1. Color each given fraction. The cards come with numbers and blank clocks.
    2. Cut out the cards.
    3. Sequence the cards. They are purposely printed out of order. The set includes equivalent fractions that must be placed sequentially.
    4. Staple into a Flip Book.
    The pdf is FREE in my Teachers Pay Teachers  and Teachers Notebook Stores. The pdf was revised to improve "flip quality." Grab your revision if you downloaded before then! ;) The clocks are now on the right side, so the opposite of what you see in the video below.

    One of my students made a little stop action video to demonstrate...AKA, the "Separatists' evil clock plans..."

    Visit all 23 of these math bloggers for fabulous tips and freebies! Just click on the calendar squares to link to individual blogs. Happy Holidays!

    Image Map

    Thursday, December 11, 2014

    Fairy Tale Favorites!

    Fairy tales invite students to think about short stories in new, exciting, and creative ways. Here are some of our favorite activities that focus on character in grades 4 and up.

    Poetry & Art: Character
    I invite students to create diamante poems that either show the changes in a single character or contrast two characters. After writing a poem, students create background displays. Here's how...

    First, think of a prominent feature from the book that is fairly easy to define in an chunky outline, like a beanstalk (right) or stars (left.) Then, make shape templates out of cardboard scraps and use teeny pieces of tape to mount them on background paper.

    Spray them with tempera paint that has been watered down just slightly...enough so it will go through a spray bottle. (Test this ahead of time and remind students that less is more. Too much spray will give you "lake effect poetry.")

    When dry, remove templates and write the poem. A couple colored construction paper cut-outs help the artwork to "pop" and give it more depth. I use this tempera spray art for a variety of poetry-art projects. Students always love it!

    Character Study Sheets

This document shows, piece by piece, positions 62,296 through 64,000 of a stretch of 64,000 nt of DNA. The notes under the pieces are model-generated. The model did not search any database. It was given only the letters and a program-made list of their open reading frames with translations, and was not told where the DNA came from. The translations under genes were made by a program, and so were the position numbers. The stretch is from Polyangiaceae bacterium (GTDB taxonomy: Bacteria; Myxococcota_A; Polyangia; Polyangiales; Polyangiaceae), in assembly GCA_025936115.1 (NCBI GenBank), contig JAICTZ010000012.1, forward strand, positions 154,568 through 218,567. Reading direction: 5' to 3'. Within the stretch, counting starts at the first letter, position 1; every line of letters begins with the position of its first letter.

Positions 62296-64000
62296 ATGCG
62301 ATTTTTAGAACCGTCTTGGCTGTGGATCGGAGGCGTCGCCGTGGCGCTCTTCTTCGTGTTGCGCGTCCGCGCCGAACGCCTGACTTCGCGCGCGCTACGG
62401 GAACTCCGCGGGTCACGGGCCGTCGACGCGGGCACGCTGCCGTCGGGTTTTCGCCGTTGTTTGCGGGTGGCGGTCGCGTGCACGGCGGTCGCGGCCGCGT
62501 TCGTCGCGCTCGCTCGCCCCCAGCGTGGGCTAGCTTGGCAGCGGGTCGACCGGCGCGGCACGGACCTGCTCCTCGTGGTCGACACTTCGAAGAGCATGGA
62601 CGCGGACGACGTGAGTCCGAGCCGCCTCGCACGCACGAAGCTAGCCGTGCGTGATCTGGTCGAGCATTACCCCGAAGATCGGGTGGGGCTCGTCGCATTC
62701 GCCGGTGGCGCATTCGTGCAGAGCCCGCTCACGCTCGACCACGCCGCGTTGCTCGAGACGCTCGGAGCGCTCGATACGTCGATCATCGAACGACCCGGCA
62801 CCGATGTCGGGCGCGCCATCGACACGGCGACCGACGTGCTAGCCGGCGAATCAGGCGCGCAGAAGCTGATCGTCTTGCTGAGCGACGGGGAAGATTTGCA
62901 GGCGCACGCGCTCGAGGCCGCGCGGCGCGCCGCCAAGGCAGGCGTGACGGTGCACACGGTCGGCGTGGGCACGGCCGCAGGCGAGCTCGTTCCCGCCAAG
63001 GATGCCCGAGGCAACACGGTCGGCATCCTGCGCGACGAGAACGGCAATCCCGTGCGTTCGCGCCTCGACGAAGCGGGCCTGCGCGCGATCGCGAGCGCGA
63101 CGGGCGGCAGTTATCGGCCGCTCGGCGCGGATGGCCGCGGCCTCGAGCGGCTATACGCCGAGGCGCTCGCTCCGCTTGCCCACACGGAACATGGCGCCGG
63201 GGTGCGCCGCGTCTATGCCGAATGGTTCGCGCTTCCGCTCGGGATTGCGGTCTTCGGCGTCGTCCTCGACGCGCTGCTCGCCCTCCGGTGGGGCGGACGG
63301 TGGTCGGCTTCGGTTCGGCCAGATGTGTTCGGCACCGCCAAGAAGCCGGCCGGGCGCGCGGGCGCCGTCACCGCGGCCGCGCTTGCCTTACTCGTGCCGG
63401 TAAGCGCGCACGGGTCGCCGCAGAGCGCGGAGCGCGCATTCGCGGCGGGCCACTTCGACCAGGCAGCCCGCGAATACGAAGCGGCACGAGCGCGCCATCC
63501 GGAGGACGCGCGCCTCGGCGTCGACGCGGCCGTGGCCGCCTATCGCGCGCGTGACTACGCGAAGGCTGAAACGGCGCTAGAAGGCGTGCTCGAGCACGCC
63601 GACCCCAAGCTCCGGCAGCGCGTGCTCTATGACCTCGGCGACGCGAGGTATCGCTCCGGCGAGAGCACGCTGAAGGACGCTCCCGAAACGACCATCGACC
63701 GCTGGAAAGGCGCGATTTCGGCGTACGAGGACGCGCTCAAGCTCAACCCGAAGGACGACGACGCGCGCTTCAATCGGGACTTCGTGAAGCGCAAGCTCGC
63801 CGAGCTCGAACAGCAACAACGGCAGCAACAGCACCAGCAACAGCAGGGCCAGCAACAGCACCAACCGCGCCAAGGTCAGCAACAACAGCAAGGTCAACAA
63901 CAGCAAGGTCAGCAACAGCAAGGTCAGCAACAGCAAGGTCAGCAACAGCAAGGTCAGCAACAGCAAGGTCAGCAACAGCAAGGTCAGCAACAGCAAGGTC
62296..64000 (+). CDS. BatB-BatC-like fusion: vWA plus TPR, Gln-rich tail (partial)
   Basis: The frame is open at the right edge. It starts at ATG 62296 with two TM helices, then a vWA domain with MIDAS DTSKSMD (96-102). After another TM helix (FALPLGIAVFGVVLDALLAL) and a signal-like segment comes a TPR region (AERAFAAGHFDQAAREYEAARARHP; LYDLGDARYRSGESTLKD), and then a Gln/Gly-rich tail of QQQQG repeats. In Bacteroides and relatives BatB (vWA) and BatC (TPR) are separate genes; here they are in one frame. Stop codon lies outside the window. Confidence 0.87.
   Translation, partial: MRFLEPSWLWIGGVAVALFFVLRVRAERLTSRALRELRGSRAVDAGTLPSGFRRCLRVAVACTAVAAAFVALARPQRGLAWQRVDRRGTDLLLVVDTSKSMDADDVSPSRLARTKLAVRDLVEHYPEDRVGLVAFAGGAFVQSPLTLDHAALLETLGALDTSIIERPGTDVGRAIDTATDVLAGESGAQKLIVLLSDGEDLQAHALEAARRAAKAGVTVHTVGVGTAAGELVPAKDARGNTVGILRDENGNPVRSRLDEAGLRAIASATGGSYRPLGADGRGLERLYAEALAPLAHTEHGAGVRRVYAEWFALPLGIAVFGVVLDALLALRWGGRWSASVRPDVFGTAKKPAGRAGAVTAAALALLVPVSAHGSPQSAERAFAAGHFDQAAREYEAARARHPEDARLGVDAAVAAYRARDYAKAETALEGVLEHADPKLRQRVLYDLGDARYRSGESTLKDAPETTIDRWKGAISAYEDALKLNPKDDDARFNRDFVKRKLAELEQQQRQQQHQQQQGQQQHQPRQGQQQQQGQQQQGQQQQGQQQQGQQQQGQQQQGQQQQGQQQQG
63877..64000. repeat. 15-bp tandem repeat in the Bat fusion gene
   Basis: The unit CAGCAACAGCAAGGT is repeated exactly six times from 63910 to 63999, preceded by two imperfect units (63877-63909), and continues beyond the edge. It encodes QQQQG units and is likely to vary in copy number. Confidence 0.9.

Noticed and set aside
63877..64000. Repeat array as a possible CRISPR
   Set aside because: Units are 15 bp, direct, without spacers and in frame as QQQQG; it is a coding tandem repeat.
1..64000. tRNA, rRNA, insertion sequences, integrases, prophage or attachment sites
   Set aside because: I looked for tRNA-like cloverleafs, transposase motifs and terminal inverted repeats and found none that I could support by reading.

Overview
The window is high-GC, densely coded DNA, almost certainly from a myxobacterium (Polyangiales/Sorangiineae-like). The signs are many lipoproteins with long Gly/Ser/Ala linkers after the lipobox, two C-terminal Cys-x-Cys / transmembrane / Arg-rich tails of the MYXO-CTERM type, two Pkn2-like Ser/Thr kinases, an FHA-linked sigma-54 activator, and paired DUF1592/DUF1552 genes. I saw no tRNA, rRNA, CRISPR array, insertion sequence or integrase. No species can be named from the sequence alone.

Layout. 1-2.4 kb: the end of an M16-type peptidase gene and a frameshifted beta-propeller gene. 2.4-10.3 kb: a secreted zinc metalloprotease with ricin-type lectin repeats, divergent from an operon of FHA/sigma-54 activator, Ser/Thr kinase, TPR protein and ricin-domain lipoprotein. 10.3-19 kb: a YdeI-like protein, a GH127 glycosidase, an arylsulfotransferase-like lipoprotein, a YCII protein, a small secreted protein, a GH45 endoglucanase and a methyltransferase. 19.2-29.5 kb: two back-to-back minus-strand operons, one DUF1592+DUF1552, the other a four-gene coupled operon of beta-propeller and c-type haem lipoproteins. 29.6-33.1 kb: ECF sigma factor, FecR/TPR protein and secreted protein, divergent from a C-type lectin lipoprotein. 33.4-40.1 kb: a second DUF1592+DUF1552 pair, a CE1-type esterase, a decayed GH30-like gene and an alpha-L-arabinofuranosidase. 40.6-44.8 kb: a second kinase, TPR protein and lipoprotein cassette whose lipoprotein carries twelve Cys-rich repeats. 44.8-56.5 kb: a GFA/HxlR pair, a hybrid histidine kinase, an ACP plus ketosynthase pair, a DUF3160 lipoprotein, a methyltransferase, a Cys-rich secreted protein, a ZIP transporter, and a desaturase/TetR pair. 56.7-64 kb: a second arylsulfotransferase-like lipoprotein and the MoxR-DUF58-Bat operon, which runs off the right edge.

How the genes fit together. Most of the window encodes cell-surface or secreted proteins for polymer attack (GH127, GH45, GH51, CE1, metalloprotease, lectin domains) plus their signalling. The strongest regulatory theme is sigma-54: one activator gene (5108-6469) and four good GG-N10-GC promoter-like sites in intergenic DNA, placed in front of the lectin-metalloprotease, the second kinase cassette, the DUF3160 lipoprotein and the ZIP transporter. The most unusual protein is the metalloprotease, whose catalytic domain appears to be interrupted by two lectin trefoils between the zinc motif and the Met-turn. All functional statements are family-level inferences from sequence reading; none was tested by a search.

"Character analysis"'s not a phrase that brings students running. But what if you change it up a bit? How about scoring characters on report cards? It's so much fun to consider...

    What grade might you give Red Riding Hood for "follows instructions?"
    How about Cinderella's stepsisters? What grades might they receive for "gets along well with others?"

    Character Report Card

    Character: Adjective Scale
    Throw in a few adjectives--and their opposites--and you've got the makings of more creative character analysis.

    On a scale of 1-10, how might you rate each of the three pigs for lazy versus industrious behavior? How would Hansel and Gretel score on impulse control? The possibilities are endless...

    Casting Characters
    Finally, what if you got to cast characters in a movie production? Can you describe each character and cast a famous actor or actress in the roles?

    I love teaching short story through folk and fairy tales! Read more about our unit adventures here and here.

    You can also preview the character analysis sheets here.

    Thursday, December 4, 2014

    Christmas Art & Poetry: Winter Art from the Heart

    I spent the morning with an incredible group of (almost 30!) second graders, creating winter scenes.

    In preparation for their scenes--and for poetry writing--we brainstormed nouns, verbs, and adjectives that they might find in a book with the subject of "winter." They came up with fabulous lists.

    I am tickled with how these turned out. On another day, they'll complete poems to go on the back of each winter scene. Here are a few to share...

    Wisemen, angel, Mary & Joseph

    Notice the "naughty" list?

    Love the reindeer.

    Wreaths on the fence are a nice touch.

    So much detail. Love the colored birds.

    Now THAT is an angel! (And what a Rudolph!)

    Check out the Grinch!

    Frozen comes to life! The kids started singing spontaneous carols--and the Frozen tunes--while they worked!

    Penguin habitat!

    Tree is all decorated.

    Angel AND Santa!

    Displays for a class of 30 kids takes up a lot of counter space! :)
    You'll find the updated lesson here. (If you've already purchased it, please download your free revision with winter scenes.)